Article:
A player’s true technical faults are more likely to shine through when their mind is focused and quiet and their body is relaxed and not when they are over-thinking and playing with tension.
When a player is over-thinking and over-trying during a lesson, we are not seeing their natural expression of hitting the ball, but one in which they are trying hard to make their bodies conform to an instruction that they have been given. This can mask their technical potential.
Asking a player to call ‘bounce’ when the ball hits their side of the court and then call ‘hit’ when they strike the ball can lead to a state of relaxed focus, particularly if their level of focus on the exercise is high. In this state, where a player’s mind is quiet and focused and their body is relaxed, we are more likely to uncover their true technical faults or what they really need help with technically.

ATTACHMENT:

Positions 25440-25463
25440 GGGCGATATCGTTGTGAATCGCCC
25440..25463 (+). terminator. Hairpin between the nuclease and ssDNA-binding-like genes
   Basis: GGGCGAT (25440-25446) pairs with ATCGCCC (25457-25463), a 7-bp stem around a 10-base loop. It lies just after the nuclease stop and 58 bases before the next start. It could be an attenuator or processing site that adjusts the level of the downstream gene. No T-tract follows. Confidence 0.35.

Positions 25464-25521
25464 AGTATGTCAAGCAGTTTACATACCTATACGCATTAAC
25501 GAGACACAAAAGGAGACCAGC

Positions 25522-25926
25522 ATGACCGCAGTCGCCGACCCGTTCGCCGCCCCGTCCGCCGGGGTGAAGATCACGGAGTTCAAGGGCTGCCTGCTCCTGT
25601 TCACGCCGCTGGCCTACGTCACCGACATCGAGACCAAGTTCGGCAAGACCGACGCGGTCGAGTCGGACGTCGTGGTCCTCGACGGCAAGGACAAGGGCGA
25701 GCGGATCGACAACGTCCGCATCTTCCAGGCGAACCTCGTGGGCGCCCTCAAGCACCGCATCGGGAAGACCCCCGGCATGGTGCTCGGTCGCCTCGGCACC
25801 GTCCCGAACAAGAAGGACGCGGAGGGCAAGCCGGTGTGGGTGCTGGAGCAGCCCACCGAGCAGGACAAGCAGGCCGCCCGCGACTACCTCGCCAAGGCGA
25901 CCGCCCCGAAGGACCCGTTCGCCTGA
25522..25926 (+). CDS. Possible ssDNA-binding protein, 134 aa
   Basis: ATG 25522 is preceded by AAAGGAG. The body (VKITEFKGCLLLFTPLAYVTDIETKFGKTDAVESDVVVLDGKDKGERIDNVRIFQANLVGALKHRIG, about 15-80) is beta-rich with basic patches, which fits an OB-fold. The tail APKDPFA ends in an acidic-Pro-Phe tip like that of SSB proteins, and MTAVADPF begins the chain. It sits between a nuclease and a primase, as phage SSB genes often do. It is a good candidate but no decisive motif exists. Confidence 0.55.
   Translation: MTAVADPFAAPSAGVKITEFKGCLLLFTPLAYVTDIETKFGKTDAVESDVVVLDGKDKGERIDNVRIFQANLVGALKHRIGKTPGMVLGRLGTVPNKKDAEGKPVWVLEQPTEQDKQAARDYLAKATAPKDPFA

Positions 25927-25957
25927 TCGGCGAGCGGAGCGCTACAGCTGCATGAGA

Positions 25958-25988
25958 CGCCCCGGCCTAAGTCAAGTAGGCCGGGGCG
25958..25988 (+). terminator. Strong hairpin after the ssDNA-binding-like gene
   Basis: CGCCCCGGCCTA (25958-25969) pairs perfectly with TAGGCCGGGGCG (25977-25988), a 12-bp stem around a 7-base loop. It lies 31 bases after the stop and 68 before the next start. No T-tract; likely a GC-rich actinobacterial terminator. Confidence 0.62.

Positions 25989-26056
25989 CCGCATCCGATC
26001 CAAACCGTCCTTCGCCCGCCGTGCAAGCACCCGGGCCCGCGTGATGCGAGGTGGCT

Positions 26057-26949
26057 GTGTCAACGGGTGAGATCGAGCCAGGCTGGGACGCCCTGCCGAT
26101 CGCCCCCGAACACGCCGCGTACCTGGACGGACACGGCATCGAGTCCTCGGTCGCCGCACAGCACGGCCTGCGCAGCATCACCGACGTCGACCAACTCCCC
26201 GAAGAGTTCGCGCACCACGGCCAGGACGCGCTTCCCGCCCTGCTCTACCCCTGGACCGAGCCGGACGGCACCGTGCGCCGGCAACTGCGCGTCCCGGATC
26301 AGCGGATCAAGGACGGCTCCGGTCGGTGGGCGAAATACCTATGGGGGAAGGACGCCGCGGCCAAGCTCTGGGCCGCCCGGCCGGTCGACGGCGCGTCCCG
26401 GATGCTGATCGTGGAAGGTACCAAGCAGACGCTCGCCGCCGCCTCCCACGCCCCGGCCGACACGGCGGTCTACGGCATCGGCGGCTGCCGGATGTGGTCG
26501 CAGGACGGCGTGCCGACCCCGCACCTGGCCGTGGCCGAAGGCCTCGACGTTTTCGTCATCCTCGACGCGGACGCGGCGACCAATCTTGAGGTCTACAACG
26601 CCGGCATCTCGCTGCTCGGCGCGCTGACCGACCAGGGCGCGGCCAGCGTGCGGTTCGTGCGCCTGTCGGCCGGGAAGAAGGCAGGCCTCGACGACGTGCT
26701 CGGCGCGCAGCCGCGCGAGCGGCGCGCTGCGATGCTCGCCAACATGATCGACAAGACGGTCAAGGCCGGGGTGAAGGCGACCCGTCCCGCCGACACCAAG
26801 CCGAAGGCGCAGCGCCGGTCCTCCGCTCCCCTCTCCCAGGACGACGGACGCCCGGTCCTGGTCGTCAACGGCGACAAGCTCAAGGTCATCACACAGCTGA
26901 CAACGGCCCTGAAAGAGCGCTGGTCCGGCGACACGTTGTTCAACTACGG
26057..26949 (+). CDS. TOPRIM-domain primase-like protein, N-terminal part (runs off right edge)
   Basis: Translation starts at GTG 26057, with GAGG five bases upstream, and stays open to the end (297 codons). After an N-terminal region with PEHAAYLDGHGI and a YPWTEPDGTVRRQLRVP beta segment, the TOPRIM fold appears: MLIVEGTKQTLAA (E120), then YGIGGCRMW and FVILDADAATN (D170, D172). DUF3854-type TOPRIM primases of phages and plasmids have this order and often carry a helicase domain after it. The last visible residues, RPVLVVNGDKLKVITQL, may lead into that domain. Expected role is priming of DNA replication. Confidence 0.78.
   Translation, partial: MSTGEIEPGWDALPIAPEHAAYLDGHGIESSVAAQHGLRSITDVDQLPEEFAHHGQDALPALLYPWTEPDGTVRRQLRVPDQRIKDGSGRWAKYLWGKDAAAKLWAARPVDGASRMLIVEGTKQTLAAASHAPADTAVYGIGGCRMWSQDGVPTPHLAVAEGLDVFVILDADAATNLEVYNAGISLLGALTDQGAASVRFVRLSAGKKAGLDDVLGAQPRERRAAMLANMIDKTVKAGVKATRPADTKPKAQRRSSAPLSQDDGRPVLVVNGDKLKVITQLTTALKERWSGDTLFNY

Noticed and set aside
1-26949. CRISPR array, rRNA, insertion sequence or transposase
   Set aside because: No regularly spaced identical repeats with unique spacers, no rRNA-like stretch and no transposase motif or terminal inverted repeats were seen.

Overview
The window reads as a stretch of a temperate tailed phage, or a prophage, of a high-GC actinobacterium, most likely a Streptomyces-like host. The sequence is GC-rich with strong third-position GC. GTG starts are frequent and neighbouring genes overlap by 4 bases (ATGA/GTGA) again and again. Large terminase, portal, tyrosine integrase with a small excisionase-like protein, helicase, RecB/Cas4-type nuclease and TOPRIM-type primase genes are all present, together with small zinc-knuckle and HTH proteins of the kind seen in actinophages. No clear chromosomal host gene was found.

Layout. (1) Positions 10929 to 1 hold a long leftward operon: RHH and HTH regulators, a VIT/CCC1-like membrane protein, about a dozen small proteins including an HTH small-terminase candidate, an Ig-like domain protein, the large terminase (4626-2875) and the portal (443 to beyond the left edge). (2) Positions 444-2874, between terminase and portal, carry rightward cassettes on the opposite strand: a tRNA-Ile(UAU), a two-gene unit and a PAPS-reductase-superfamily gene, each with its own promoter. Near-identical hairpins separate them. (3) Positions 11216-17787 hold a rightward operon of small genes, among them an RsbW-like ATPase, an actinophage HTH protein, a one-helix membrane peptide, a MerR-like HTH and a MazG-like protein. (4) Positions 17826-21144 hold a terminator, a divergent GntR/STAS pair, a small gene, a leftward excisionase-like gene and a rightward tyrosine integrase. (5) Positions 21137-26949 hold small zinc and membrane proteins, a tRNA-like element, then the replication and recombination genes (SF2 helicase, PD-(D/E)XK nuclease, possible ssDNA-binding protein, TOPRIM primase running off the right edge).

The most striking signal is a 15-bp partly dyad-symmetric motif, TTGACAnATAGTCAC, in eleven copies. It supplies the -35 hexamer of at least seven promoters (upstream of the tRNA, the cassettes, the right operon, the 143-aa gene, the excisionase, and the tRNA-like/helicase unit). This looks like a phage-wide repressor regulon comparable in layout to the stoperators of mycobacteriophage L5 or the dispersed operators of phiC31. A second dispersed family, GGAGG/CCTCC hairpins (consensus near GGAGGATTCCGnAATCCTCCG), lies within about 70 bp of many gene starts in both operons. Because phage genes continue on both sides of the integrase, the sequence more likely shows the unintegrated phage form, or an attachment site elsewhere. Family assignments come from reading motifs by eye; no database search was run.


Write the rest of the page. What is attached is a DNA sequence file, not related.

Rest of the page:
The ‘false’ technical information has to do with tension caused by mental interference. If a coach jumps in and starts tweaking at the physical level without understanding that the root cause is mental and not physical, it can lead to more problems rather than easy improvement. There may not even be a technical problem at all!
‘Bounce-Hit’ is one of many ways to help players have relaxed focus. If coaches can look for relaxed focus first before deciding on a technical intervention, then it’s possible that learning, performance and enjoyment levels can all be improved.